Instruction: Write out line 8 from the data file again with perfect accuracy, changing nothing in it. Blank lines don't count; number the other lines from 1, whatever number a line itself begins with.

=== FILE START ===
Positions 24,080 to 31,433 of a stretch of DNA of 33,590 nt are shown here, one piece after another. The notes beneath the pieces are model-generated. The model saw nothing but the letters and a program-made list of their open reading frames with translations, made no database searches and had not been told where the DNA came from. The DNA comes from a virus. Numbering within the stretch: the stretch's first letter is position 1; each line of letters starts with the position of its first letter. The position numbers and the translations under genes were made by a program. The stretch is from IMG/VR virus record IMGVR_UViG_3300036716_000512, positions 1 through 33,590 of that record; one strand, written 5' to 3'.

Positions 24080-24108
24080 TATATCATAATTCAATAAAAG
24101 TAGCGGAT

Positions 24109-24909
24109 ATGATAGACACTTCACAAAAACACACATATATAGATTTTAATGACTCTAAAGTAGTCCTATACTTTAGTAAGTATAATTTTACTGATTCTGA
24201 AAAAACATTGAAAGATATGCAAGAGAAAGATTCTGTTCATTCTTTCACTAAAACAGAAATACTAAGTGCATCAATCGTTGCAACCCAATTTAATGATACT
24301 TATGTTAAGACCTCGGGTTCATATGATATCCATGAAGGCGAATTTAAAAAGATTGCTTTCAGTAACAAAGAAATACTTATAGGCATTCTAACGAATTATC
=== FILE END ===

24301 TATGTTAAGACCTCGGGTTCATATGATATCCATGAAGGCGAATTTAAAAAGATTGCTTTCAGTAACAAAGAAATACTTATAGGCATTCTAACGAATTATC